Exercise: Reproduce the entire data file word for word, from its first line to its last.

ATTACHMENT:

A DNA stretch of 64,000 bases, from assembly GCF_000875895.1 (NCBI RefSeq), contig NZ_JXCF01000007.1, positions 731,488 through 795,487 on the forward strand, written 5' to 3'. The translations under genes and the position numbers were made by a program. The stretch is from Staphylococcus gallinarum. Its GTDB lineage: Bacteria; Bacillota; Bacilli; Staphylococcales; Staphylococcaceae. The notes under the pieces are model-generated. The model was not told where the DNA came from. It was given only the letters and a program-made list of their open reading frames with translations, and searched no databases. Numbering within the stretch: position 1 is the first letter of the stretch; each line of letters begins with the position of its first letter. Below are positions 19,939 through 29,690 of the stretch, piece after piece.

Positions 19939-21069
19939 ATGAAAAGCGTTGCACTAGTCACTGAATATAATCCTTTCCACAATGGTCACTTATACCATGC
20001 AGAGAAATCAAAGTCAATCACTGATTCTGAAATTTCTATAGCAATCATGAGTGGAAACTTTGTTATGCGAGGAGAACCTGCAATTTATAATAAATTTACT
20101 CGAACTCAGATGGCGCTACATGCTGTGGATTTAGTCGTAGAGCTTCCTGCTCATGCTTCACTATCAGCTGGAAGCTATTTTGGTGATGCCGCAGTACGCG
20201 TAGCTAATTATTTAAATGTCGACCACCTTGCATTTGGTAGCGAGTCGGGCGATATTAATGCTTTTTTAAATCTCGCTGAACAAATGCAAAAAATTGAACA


A DNA stretch of 64,000 bases, from assembly GCF_000875895.1 (NCBI RefSeq), contig NZ_JXCF01000007.1, positions 731,488 through 795,487 on the forward strand, written 5' to 3'. The translations under genes and the position numbers were made by a program. The stretch is from Staphylococcus gallinarum. Its GTDB lineage: Bacteria; Bacillota; Bacilli; Staphylococcales; Staphylococcaceae. The notes under the pieces are model-generated. The model was not told where the DNA came from. It was given only the letters and a program-made list of their open reading frames with translations, and searched no databases. Numbering within the stretch: position 1 is the first letter of the stretch; each line of letters begins with the position of its first letter. Below are positions 19,939 through 29,690 of the stretch, piece after piece.

Positions 19939-21069
19939 ATGAAAAGCGTTGCACTAGTCACTGAATATAATCCTTTCCACAATGGTCACTTATACCATGC
20001 AGAGAAATCAAAGTCAATCACTGATTCTGAAATTTCTATAGCAATCATGAGTGGAAACTTTGTTATGCGAGGAGAACCTGCAATTTATAATAAATTTACT
20101 CGAACTCAGATGGCGCTACATGCTGTGGATTTAGTCGTAGAGCTTCCTGCTCATGCTTCACTATCAGCTGGAAGCTATTTTGGTGATGCCGCAGTACGCG
20201 TAGCTAATTATTTAAATGTCGACCACCTTGCATTTGGTAGCGAGTCGGGCGATATTAATGCTTTTTTAAATCTCGCTGAACAAATGCAAAAAATTGAACA